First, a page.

When we think of diagnostic tests, we often think about blood tests or the DNA test for cystic fibrosis, which have good sensitivity and specificity. For example, tests for strep throat, hepatitis and HIV all give clear yes or no answers. For autism spectrum disorders, however, no such tests exist.
Faced with the fact that there does not appear to be a single genetic or environmental cause of autism, and given the heterogeneity of symptoms, coming up with a clear yes or no test for autism is challenging.
Because of this, the field is attempting to identify biological markers that may signal a higher risk of developing autism. Of key importance in this search for biomarkers are measures derived from imaging and electrophysiology.
An experienced physician or neuropsychologist makes an autism diagnosis by observation and parent report when the child is, on average, 4 to 5 years old, although symptoms are typically present starting at 2 to 3 years and diagnosis can be made then, too. However, non-invasive brain measures can also provide diagnostic value.
Brain scans using magnetic resonance imaging (MRI) and electroencephalography (EEG) or magnetoencephalography (MEG) show characteristic features of autism, such as enlarged brain volume1, changes in the diffusion of water in the brain2, abnormal function in brain areas responsible for social tasks3, and delayed auditory evoked latencies — the brain’s response to sound — revealed by MEG4.
Individually, these measures can distinguish children with autism from typically developing controls. However, they are even better at predicting the disorder when used in combination. For example, machine-learning methods — such as support vector machines2,5 — can detect patterns.
Combining several different functional and structural measures can also help researchers understand the basic properties of normal and abnormal brain development. For example, the electrophysiological properties of the cortex, combined with diffusion MRI measures of white matter within this region, could help define the structure and function of normally developing brains6. This could help researchers understand brain development in individuals with autism.
If these measures are validated for children as young as 12 to 18 months, it would allow earlier diagnosis than is currently available. For example, the IBIS structural MRI project, supported by the National Institutes of Health, aims to achieve this goal and is under way.
Imaging and electrophysiology biomarkers (as measured by EEG or MEG) can also have predictive value — indicating whether a child would be expected to have stronger symptoms in a particular domain. For example, the markers could predict the relative impact of social behavior, language or stereotypical behavior impairments.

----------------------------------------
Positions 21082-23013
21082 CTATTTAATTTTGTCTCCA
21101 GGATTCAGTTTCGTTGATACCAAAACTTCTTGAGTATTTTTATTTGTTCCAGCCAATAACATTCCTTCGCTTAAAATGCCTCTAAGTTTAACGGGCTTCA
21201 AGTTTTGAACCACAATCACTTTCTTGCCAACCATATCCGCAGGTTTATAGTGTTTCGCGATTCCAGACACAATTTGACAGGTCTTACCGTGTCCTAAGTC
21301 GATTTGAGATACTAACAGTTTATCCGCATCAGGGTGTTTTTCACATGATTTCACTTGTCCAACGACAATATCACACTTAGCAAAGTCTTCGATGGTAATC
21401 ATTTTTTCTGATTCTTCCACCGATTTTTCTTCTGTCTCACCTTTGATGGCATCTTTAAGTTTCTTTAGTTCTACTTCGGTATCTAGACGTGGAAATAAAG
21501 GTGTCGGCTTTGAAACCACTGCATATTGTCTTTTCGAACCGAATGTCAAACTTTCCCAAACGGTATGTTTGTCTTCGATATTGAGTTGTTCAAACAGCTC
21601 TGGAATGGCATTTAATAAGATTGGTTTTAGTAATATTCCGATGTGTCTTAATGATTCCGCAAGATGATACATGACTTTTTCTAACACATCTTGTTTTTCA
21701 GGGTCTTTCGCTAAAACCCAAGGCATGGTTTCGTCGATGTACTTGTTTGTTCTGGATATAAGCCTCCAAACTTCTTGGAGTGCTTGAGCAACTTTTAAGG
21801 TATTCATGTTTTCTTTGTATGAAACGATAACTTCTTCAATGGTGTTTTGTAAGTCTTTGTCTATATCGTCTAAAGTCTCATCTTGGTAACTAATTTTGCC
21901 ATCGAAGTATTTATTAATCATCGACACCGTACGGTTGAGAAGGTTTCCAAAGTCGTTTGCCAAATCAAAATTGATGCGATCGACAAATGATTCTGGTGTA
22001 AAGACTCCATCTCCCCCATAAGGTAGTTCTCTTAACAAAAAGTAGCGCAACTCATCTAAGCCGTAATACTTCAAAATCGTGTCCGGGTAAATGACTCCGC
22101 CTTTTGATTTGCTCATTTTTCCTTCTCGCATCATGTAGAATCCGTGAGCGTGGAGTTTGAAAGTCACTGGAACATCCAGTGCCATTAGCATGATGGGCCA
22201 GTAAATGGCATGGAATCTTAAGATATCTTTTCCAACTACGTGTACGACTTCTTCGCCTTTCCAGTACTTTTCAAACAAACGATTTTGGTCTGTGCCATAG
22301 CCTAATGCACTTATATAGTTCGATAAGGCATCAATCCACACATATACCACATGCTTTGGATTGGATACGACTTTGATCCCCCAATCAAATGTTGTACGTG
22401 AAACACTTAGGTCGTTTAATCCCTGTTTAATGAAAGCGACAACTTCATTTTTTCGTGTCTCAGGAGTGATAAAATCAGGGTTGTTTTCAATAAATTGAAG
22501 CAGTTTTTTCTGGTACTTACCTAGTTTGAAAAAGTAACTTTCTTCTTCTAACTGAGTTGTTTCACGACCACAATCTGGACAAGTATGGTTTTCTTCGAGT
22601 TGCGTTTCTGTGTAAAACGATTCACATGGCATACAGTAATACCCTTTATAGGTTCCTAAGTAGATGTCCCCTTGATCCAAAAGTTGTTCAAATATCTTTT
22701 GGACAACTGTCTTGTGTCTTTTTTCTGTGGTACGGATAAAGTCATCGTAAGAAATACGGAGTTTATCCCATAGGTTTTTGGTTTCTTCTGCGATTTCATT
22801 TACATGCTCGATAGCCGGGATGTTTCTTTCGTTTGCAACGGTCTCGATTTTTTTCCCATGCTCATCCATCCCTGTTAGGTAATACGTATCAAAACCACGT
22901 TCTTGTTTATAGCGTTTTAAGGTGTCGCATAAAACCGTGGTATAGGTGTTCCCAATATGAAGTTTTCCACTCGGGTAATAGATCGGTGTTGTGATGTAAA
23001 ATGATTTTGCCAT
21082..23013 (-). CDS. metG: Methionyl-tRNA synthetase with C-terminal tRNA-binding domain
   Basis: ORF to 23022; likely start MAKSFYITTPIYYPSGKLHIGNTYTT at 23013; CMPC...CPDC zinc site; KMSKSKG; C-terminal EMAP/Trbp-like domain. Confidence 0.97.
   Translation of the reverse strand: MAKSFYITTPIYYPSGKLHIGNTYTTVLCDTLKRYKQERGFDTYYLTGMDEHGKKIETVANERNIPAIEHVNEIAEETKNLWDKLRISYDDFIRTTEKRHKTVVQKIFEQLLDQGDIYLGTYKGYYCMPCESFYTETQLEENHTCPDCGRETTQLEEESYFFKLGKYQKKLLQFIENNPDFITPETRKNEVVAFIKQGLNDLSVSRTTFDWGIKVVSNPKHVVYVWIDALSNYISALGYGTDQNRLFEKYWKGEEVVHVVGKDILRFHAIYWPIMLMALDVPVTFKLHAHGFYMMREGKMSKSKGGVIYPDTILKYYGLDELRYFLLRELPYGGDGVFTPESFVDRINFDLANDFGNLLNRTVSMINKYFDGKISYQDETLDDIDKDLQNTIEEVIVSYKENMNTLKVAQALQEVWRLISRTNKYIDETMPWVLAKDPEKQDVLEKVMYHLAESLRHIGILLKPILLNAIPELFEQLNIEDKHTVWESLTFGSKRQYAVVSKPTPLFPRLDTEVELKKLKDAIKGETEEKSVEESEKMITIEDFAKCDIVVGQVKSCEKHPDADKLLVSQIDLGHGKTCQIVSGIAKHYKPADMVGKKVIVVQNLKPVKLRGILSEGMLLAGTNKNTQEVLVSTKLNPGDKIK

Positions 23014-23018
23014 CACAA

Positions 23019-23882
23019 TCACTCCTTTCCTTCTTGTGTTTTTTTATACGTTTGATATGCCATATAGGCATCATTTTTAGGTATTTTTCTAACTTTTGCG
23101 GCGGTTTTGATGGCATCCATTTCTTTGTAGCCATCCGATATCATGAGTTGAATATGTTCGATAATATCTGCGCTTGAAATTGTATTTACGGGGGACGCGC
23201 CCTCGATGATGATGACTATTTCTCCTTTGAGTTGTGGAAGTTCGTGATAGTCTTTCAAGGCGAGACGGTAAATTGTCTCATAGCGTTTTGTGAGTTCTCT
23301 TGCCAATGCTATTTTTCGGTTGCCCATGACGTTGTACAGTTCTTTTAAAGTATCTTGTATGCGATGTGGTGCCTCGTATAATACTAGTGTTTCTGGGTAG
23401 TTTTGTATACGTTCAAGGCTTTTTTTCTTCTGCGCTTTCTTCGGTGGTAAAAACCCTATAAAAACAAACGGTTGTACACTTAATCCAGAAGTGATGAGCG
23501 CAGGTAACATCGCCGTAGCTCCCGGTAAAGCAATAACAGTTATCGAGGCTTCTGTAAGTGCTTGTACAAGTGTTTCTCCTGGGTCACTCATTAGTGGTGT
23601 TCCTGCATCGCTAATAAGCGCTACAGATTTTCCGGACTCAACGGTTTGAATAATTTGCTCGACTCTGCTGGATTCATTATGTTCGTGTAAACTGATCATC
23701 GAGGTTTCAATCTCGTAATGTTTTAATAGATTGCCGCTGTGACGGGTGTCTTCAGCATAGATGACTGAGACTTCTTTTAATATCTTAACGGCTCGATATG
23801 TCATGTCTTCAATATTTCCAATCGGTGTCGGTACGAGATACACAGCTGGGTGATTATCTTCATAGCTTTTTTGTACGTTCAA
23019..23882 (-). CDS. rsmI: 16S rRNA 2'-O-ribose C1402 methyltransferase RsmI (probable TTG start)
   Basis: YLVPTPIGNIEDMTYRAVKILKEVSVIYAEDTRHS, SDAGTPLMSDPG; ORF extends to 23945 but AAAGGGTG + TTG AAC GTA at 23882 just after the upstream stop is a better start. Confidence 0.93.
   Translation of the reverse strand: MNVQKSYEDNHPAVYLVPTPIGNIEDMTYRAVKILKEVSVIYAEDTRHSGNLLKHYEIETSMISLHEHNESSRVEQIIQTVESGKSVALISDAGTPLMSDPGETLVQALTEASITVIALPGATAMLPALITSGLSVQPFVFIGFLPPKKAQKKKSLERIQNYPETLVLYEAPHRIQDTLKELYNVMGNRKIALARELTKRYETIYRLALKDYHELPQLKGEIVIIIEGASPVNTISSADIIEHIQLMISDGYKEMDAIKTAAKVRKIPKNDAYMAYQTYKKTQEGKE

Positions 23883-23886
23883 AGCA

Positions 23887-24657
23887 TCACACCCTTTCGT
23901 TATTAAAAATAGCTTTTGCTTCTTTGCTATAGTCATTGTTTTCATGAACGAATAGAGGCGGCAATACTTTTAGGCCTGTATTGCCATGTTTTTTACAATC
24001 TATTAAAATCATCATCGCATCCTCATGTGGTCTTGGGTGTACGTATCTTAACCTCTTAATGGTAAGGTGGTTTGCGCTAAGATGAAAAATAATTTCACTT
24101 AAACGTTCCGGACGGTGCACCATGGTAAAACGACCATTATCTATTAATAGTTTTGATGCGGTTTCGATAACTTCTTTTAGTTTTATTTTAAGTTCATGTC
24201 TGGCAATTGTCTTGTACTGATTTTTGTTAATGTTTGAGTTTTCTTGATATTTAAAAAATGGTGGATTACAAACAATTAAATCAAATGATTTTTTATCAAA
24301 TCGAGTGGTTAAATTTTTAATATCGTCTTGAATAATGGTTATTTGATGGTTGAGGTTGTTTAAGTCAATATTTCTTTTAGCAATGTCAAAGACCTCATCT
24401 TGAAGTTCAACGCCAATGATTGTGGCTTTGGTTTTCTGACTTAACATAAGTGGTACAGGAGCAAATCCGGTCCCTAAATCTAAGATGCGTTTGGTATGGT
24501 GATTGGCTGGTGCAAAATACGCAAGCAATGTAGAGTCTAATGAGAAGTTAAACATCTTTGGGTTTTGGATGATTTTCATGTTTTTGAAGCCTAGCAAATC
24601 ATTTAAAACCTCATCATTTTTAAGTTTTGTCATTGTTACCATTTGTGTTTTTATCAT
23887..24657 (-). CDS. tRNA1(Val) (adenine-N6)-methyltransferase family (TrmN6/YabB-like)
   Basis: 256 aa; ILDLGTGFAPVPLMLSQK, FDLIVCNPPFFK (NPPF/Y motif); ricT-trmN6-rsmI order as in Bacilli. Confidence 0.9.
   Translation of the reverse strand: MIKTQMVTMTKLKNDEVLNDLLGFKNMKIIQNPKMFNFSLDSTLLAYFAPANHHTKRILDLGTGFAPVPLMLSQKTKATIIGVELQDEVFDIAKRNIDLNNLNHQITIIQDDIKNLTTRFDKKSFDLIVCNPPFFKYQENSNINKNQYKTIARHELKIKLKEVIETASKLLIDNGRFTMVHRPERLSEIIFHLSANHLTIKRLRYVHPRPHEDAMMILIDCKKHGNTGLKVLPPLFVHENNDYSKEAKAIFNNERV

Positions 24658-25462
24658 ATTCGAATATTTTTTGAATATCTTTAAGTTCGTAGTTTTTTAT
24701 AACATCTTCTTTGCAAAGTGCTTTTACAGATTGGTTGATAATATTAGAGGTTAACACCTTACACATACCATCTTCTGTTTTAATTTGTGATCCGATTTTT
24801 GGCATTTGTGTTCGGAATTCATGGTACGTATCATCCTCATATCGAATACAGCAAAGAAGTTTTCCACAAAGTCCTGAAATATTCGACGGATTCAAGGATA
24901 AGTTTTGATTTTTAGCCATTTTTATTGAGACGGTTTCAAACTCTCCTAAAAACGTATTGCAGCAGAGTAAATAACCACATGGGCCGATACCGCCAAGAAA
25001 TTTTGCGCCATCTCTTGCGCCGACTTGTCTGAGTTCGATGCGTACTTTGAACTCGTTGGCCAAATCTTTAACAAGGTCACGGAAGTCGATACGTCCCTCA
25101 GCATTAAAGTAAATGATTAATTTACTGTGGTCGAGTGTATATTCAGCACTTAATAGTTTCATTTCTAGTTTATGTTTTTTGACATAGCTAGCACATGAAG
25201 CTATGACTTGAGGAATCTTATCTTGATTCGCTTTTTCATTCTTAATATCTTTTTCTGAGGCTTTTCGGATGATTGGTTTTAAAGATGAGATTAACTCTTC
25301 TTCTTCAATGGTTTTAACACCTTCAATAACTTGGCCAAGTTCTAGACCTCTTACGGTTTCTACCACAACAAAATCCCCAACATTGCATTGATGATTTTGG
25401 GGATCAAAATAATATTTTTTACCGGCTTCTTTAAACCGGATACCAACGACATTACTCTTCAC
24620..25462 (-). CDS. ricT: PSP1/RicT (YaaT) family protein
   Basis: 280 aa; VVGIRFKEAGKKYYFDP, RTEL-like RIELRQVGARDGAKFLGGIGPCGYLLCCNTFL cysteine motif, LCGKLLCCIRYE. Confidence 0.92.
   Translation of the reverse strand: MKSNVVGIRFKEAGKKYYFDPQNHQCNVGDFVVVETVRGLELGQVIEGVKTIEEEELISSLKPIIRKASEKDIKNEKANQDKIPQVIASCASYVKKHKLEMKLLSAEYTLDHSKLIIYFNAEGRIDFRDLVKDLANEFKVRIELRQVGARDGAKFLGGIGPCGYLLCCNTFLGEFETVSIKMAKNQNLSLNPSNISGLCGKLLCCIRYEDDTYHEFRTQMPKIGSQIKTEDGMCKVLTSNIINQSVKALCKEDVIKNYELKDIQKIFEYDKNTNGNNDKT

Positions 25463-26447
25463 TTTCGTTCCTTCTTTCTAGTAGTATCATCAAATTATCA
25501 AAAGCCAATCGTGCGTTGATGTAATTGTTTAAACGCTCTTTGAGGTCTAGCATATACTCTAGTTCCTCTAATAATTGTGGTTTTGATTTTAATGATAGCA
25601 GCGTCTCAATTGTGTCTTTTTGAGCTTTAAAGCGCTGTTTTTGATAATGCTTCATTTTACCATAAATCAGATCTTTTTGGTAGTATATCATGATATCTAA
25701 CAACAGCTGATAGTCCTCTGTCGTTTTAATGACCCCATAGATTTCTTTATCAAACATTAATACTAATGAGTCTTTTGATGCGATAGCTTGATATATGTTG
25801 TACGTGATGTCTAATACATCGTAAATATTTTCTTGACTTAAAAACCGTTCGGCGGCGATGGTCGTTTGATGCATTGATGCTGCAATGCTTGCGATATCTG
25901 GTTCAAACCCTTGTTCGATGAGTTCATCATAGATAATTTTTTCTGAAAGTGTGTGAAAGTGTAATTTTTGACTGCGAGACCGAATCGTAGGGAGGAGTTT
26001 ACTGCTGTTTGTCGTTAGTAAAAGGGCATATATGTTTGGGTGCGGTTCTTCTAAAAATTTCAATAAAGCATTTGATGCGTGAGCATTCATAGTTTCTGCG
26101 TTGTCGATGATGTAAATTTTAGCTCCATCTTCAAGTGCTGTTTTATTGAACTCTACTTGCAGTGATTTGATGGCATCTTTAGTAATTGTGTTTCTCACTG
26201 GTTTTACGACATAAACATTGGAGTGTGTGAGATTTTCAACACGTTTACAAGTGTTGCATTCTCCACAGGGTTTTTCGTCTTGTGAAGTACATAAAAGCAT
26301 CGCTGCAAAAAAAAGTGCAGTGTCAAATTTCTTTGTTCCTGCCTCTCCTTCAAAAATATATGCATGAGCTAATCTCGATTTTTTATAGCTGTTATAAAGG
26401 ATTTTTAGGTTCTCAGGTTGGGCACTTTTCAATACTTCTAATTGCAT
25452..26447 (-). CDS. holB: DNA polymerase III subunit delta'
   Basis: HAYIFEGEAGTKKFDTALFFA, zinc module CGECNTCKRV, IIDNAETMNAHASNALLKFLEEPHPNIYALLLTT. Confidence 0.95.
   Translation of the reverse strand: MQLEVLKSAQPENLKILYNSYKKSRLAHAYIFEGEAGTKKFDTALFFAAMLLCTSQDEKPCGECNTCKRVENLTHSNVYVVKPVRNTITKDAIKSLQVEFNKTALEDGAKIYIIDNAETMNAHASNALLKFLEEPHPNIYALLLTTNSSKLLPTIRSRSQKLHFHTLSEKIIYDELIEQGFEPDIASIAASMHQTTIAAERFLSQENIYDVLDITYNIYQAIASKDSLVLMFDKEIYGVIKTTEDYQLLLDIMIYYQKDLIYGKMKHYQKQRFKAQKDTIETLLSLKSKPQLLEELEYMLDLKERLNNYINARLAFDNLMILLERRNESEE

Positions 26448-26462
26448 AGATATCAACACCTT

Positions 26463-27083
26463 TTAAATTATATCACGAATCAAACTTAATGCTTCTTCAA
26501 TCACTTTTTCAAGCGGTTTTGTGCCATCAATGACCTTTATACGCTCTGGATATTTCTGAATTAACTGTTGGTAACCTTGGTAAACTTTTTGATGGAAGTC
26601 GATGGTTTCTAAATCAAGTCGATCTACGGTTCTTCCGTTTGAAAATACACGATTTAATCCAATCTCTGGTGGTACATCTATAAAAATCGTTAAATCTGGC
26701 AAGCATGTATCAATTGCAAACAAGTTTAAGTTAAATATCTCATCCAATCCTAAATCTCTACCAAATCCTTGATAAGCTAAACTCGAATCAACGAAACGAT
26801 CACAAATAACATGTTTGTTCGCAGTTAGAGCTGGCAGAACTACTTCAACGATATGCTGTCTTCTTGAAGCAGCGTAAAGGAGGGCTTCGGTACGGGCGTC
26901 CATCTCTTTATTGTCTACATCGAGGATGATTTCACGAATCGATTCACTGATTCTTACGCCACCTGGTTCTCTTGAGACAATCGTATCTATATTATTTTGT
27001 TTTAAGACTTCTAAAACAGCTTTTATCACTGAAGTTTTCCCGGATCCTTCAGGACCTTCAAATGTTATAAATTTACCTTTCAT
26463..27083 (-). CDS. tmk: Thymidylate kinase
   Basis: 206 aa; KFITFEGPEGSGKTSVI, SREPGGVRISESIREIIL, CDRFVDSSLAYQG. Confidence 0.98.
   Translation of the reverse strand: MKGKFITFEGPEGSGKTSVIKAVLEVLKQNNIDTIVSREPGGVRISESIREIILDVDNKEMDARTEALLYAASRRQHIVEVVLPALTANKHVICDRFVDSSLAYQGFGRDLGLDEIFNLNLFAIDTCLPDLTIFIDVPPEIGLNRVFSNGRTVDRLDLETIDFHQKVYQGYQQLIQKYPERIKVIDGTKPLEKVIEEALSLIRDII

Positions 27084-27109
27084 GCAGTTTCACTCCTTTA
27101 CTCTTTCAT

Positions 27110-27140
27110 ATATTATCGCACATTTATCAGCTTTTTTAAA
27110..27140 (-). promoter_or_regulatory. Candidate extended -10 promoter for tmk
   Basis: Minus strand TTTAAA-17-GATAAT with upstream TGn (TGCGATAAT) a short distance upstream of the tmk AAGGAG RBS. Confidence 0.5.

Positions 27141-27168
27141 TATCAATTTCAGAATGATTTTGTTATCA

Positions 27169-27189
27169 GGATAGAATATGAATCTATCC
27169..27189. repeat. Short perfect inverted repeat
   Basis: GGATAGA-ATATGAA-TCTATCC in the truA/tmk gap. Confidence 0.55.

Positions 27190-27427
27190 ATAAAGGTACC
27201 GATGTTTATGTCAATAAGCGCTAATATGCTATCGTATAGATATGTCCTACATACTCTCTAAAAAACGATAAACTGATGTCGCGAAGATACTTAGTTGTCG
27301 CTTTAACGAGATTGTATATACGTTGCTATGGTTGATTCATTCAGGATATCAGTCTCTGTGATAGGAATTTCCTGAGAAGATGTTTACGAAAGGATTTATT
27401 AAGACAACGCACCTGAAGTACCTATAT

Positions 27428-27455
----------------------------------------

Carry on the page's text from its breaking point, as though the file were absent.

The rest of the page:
For instance, MEG measures of how long it takes the auditory cortex to respond to ‘oddball’ speech sound changes — such as …/a/ /a/ /a/ /u/… — can differentiate between typically developing individuals and those who have autism or clinically significant language impairment7.
Bench to bedside:
Animal models — such as genetically engineered mice — can help researchers understand the neurological basis of autism and determine the effect of autism-associated mutations. They are also ideal for testing and evaluating pharmaceuticals.
Mouse models are often validated by measuring whether they recapitulate behaviors reminiscent of those seen in autism. For example, whether a mouse is interested in a new mouse in its cage is a measure of social functioning.
Powerful as this approach is, the use of imaging and electrophysiological ‘traits’ shared by animal models and children with autism can also provide a strong link between experimental and clinical research8. The brains of these mouse models can help interpret abnormal brain activity in autism and provide ‘response-to-therapy’ biomarkers in clinical trials of therapies.
In short, the roles of biomarkers in autism may be manifold: early diagnosis, severity prediction, therapeutic target identification, bridging bench and bedside, and monitoring response to therapy. Advances in imaging — especially structural and diffusion-MRI — and electrophysiology methods, such as EEG and MEG, offer promising approaches to meet these opportunities.
Timothy Roberts is vice chair of research in radiology at the Children’s Hospital of Philadelphia.
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